Ibañez (Doña Maria), mentioned at S. Diego '21 and '46. ii. 546; v. 329.
Ibañez (Sebastian), Mex. at Mont. '48.
Ibarra (Agustin), at Los Ang. '46.
Ibarra (Andrés), at Los Ang. '19. ii. 357; took part in revol. of '31. iii. 201; juez de campo at S. Diego '36. iii. 615-16; kept a dram-shop '41. iv. 619; grantee of Encinitos '42. iv. 620.
Ibarra (Antonio), at Los Ang. '19, taking part in revol. of '31. ii. 357; iii. 201; at Sta Gertrudis rancho '39, age 37.
Ibarra (Calixto), at Los Ang. '46.
Ibarra (Desiderio), settler at Los. Ang. '14, and regidor in '26-8. ii. 349, 560; still there in '48.
Ibarra (Francisco), sirviente at Sta Clara 1776. i. 306.
Ibarra (Francisco Gonzalez de), 1820, Span. friar who served at S. Fernando and S. Luis Rey, dying in '42. Biog. iv. 622-3; ment. ii. 357, 394, 436, 569-70, 580; iii. 20-1, 96, 205, 353, 622-4, 641, 646-7.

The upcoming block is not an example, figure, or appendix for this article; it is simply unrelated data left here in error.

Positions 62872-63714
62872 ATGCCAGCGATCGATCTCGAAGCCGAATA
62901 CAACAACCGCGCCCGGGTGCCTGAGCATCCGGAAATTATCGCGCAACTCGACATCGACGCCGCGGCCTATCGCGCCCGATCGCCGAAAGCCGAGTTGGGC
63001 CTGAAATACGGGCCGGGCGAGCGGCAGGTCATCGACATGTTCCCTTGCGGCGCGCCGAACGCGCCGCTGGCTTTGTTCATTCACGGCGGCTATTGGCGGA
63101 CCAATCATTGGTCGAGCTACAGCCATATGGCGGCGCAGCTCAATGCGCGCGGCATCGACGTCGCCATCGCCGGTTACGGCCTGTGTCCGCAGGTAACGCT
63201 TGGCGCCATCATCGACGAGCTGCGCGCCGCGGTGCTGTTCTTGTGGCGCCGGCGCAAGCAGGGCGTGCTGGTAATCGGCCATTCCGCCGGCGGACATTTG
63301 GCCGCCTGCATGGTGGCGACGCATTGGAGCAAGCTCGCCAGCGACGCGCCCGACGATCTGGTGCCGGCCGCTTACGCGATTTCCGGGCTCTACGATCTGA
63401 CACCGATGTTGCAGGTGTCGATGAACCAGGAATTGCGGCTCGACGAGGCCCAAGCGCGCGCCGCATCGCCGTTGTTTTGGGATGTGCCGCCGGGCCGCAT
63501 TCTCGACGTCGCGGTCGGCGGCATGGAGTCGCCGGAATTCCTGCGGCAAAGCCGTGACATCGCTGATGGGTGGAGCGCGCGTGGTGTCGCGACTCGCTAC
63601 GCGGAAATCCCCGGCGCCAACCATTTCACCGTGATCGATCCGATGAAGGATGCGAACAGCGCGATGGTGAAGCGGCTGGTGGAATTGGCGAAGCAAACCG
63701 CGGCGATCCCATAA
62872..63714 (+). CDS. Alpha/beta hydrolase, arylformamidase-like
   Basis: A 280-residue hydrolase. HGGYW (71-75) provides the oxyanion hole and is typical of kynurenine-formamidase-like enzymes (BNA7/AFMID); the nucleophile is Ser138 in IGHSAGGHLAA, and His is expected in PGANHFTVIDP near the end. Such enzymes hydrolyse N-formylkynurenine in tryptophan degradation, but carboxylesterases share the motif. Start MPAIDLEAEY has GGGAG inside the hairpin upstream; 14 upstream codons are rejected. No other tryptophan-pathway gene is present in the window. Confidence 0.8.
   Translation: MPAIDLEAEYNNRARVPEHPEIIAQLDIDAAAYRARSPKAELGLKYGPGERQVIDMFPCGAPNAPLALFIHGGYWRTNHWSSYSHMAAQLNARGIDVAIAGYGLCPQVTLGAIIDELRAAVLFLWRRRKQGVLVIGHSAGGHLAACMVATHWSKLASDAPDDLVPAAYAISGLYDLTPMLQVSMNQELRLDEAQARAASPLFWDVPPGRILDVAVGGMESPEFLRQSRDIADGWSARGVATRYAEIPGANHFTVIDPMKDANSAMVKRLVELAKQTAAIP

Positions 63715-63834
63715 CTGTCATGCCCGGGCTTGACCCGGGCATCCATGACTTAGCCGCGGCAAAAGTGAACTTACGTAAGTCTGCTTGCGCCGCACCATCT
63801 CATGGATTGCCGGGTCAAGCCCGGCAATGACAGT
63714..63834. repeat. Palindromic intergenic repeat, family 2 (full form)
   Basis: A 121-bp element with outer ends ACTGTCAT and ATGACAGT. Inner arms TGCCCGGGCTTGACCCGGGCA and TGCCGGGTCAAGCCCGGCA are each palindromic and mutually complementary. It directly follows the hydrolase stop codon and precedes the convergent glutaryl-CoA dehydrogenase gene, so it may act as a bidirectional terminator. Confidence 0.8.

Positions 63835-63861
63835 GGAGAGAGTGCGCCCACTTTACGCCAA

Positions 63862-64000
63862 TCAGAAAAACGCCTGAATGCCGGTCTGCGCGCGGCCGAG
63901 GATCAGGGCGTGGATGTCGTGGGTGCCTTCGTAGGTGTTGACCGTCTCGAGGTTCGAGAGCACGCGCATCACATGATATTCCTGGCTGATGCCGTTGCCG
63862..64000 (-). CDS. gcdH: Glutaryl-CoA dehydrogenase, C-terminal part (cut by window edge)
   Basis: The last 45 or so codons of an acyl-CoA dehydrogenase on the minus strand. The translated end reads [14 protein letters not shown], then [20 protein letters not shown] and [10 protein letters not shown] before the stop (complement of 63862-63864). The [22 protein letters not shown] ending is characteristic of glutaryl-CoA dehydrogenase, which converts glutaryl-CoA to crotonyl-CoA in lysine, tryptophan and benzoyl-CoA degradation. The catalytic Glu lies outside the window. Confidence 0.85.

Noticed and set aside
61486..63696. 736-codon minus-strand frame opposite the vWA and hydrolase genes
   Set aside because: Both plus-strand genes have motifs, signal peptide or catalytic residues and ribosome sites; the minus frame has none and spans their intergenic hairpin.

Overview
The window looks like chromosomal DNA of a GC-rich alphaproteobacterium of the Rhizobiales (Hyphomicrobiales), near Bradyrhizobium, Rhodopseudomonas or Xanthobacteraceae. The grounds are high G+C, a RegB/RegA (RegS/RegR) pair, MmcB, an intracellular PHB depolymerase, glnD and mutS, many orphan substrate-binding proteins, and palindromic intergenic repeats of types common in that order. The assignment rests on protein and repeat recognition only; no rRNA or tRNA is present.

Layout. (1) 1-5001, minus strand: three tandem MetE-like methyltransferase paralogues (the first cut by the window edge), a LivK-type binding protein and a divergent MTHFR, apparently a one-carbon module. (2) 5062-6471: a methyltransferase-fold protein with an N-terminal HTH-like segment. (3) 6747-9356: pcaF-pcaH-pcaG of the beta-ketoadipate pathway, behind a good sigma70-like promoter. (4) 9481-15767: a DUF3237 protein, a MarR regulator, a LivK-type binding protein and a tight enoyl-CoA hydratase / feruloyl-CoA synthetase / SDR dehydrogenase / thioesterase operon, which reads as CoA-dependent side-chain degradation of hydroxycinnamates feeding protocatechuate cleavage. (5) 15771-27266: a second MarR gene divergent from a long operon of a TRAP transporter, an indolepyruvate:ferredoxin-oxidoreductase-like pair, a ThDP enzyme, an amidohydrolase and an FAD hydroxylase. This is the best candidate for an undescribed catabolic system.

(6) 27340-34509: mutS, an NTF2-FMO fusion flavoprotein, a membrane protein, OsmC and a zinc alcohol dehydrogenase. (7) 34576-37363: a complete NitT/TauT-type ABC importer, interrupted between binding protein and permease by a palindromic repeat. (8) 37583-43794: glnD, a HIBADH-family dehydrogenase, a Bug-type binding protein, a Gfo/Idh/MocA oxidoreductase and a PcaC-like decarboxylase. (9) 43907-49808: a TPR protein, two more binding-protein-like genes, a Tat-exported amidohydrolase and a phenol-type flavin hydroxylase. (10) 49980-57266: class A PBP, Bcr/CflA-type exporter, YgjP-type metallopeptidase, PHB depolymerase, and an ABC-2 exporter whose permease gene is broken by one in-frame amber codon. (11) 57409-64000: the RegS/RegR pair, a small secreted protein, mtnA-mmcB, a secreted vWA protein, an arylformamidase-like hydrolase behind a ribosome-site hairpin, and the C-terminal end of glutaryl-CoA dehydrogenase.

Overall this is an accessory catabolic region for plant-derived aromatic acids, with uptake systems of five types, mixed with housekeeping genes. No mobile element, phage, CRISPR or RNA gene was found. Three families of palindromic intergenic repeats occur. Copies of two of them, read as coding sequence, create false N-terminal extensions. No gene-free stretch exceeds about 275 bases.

Ibarra (Gabriel), at Los Coyotes rancho, Los Ang. '39, age 35.
Ibarra (Gerónimo), at Los Ang. '46, wounded at the Chino fight. v. 314.
Ibarra (Gil), síndico of Los Ang. '31. iii. 634. He was born at S. Diego in 1784. In '36-7 he was alcalde of Los Ang., and was prominent as a partisan of the south against Alvarado's govt in '37-8, being more than once arrested by the norteños. iii, 485, 509, 518, 548, 555, 558, 565-6, 636; grantee of Rincon de la Brea in '41. iv. 635; and still at Los Ang. '48.
Ibarra (Isidro), said to have been the man who killed Ávila in the battle of '31. iii. 208; at S. Luis Ob. from '33. iii. 682.
Ibarra (José M.), at Los Ang. '46.